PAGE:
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- Self-Care Is Priority One for This Teacher - February 13, 2019
- Preparing Students For Teacher Absences - February 12, 2019
- Respect in the Classroom: Earned, Not Expected - February 11, 2019
- Dissing the Family Crazies: A Christmas Story - January 6, 2019
- Band-Aiding The Mental Health of Our Children - November 23, 2018
- We Must Love Them - November 5, 2018
- Take One For the Team: The Need for Self-Care - August 19, 2018
- The New Teacher Smell - August 19, 2018
Well, it’s that time of year again. The end of the first semester. And I am tired. Like, exhausted. Mentally, physically and emotionally. It’s been a long 83 days. And that doesn’t even include the days of school from last January to May or all the time I spent on ‘summer break’ preparing for all the little Johnnies and Sallies I now have in my classroom. Not to mention all the money I spent, and am still spending, out of pocket with no sight of reimbursement, other than the PTA sending me cookies and a candy cane for all of my ‘hard work’. They have no idea.
You see, Santa, please don’t confuse my venting for complaining. I really do love what I do, but I get so weary with parents not reading notes thoroughly, homework not being returned, tests not being studied for, reading not being done at night and little people not following directions that by the time 83 days have passed, I just want to find a corner, collapse and rock and drool. I understand that families are busy. I understand that financial ends are stretched. I even understand that some parents just need a total break from their kids and I can actually hear Eye of the Tiger playing during drop off as I see parents shoving their kiddos into my care only to twirl down the hill like Julie Andrews in the Sound of Music. I get that. I had kids this age once too. But I really wish I could show these parents just a glimpse of their future, when those little people grow into bigger people and seemingly don’t need them anymore. When those little hands get bigger and no more handprint turkeys or footprint reindeer come home. I’d love to show them a glimpse of when their child, their BABY, is approached by another child who has illegal substances to offer, hoping that everything I’m trying to teach is somehow rolling around in that child’s head to say ‘NO’ and run like heck in the other direction. I’d love to show them a glimpse of some of the loneliness that lurks around the corner when their kiddo is excluded from an activity or clique, and the child doesn’t tell his or her parents because they are too ‘busy’.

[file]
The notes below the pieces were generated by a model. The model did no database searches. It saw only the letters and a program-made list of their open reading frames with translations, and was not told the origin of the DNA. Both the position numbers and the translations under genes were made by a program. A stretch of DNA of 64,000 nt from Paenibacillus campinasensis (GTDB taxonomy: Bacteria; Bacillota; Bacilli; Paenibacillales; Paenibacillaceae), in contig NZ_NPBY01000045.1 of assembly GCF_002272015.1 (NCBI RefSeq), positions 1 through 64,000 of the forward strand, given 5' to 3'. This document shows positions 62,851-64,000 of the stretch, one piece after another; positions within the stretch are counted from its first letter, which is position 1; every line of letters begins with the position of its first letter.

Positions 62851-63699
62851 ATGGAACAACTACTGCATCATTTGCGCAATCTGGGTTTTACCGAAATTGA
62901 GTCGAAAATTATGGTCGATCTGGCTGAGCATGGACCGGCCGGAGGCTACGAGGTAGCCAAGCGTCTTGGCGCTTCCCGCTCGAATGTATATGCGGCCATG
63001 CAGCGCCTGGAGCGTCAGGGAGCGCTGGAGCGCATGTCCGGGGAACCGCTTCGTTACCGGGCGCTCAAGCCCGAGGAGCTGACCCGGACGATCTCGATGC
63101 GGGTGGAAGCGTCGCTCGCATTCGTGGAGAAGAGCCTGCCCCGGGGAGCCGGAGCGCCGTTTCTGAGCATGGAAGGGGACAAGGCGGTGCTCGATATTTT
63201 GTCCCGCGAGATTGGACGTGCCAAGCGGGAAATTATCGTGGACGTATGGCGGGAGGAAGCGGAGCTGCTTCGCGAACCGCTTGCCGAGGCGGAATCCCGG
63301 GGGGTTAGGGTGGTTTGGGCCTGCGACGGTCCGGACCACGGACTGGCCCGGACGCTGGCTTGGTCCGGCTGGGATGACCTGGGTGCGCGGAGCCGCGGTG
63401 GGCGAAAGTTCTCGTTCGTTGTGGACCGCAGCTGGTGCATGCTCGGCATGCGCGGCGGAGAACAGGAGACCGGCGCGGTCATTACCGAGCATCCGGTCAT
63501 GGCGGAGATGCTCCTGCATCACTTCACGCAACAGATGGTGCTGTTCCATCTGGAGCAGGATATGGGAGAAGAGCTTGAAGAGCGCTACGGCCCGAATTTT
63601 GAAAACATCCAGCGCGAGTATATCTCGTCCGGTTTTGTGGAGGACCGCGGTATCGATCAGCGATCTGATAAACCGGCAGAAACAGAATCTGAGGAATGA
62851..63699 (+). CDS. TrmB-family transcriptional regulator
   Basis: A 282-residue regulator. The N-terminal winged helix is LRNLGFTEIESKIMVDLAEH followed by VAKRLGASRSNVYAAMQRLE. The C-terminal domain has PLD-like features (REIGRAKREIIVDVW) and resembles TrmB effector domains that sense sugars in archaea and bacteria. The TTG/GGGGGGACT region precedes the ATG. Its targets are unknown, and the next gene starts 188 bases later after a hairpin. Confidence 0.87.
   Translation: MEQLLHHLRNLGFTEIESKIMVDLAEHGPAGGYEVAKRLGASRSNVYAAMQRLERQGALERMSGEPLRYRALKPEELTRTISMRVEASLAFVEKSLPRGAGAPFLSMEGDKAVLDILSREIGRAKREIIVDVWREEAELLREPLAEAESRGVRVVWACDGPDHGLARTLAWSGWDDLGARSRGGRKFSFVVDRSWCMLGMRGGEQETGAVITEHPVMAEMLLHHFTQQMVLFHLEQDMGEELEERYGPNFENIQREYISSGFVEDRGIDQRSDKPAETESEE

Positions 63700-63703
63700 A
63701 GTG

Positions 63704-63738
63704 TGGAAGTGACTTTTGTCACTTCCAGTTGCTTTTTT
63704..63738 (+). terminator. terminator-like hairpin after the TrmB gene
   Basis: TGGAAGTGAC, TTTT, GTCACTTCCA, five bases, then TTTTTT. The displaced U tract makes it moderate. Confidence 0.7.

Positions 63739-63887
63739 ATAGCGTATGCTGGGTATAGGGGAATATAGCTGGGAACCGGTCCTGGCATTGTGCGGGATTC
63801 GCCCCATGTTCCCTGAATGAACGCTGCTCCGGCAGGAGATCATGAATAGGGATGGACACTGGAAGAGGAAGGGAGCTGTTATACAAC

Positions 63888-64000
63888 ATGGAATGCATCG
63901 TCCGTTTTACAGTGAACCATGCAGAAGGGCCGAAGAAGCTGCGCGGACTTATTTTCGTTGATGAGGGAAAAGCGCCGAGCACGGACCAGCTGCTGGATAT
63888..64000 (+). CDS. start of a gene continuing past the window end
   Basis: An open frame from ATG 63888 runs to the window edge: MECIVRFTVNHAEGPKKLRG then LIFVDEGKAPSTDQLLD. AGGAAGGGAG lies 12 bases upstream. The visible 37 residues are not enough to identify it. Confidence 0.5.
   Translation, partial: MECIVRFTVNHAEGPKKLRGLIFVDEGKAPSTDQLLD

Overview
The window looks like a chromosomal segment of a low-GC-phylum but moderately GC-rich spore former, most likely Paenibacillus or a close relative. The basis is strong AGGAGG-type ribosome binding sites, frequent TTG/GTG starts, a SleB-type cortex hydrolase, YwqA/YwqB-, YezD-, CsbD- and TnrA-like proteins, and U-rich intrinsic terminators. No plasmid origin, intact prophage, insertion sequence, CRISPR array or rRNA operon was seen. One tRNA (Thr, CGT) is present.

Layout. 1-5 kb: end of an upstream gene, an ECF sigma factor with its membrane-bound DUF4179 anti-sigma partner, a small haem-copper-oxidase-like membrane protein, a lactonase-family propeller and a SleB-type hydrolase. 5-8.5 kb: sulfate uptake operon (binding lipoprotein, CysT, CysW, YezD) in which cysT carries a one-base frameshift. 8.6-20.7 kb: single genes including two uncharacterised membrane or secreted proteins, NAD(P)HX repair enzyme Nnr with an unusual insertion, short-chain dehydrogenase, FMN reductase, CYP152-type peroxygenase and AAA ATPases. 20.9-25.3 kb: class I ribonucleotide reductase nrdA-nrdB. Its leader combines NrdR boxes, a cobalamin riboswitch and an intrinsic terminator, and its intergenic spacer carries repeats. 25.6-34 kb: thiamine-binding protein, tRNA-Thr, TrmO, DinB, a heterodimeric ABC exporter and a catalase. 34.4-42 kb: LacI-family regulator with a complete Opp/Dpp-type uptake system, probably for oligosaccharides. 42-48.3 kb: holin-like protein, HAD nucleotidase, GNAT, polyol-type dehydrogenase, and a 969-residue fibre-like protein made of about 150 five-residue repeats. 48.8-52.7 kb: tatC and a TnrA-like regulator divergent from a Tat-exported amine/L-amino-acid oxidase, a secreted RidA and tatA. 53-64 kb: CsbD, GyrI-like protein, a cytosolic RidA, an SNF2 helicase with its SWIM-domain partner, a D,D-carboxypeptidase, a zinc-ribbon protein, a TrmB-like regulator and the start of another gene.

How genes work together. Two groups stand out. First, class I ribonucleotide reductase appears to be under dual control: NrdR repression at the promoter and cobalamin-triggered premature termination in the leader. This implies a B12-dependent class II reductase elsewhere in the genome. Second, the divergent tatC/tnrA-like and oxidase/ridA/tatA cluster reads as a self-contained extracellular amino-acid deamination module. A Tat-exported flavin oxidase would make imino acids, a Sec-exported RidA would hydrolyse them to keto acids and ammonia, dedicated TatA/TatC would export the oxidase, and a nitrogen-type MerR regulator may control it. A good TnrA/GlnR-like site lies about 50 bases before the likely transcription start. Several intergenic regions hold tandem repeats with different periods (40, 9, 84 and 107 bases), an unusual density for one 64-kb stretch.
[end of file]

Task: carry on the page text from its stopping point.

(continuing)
These are my little people too. I take them home with me, along with each and every hurt and triumph they experience. I pray over them. I think about them when I see or hear something I know they would like. I cry over them when I know divorces, sicknesses and deaths are happening in their little lives. I spend more time with them during the day than they spend with their families. It breaks my heart to see papers thrown in the trash on the way out of school or handmade art projects that the child has anxiously awaited to show off stuffed into backpacks without any acknowledgement to the child. I hate that parents are missing out; totally missing out on their child who is growing up right before their eyes. I hate that the value of time is not being taught as an important concept, other than parents working like crazy to pay the mortgage, bills, food and then turning around and relieving their guilt by buying ‘stuff’ for the kids. I hate that they are missing out on the best gift they could give kids: the gift of their presence.
So Santa, as you are heading out of the North Pole, if you think about it, could you please sprinkle some kind of peace and goodwill fairy dust on parents throughout the world and help them remember to slow down and enjoy their kids, and to take pride in the progress that their little ones are achieving?
And while you are at it, could you possibly do something about the state departments of education too? They are far beyond any help we teachers can provide.
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